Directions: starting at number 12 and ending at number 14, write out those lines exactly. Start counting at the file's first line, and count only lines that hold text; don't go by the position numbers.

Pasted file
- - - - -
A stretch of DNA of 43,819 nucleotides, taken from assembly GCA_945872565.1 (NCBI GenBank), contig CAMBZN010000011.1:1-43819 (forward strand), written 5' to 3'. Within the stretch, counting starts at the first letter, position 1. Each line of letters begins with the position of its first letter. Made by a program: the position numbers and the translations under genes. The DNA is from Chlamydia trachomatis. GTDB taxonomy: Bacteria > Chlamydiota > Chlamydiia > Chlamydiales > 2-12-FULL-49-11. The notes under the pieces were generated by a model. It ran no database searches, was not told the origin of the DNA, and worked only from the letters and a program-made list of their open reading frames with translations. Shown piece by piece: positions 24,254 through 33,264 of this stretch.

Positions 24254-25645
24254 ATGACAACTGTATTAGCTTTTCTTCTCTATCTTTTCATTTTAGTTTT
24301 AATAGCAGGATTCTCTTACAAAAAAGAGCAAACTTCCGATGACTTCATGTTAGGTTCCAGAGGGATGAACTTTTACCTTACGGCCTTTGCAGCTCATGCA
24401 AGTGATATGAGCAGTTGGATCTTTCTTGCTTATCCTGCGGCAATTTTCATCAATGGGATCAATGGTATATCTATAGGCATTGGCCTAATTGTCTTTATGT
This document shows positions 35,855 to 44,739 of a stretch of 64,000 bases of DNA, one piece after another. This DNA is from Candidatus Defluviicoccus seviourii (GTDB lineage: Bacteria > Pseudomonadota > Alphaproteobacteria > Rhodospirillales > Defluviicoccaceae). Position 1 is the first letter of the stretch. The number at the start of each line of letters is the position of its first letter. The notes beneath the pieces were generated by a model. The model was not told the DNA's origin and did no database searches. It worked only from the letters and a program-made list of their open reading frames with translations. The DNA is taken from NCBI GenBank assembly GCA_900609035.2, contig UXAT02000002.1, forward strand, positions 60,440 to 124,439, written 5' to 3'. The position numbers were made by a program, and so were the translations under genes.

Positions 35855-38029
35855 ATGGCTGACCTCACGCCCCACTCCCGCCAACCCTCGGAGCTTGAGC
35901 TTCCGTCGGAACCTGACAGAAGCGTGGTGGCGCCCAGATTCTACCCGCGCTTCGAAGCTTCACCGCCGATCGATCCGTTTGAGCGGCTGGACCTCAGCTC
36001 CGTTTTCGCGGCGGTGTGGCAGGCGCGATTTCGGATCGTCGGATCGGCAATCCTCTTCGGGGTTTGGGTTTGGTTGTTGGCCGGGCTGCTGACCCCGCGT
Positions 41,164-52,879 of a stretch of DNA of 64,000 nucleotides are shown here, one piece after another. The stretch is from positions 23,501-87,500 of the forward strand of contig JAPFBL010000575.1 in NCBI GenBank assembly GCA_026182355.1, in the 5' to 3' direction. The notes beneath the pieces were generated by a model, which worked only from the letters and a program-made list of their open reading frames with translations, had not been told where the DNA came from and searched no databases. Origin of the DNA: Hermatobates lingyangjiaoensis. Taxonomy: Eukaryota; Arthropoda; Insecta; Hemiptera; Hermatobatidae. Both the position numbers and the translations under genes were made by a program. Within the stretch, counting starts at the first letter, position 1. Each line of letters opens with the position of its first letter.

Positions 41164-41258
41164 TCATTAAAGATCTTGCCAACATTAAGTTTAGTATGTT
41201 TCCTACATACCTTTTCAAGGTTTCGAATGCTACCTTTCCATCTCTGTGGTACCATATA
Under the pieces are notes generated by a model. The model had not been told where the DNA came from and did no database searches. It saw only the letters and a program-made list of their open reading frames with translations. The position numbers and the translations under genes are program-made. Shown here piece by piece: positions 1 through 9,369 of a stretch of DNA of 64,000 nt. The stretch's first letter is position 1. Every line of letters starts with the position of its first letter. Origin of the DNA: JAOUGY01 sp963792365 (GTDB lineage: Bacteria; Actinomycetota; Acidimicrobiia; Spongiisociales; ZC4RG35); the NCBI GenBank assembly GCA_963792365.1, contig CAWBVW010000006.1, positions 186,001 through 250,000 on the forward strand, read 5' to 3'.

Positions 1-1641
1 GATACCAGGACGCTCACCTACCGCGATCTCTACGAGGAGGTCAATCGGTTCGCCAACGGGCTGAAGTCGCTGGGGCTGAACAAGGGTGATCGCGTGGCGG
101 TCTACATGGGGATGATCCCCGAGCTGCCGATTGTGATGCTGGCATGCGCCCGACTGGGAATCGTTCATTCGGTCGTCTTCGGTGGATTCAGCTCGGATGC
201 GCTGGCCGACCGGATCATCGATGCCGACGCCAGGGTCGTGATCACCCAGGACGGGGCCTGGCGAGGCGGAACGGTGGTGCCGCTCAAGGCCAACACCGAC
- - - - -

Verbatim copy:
Positions 41164-41258
41164 TCATTAAAGATCTTGCCAACATTAAGTTTAGTATGTT
41201 TCCTACATACCTTTTCAAGGTTTCGAATGCTACCTTTCCATCTCTGTGGTACCATATA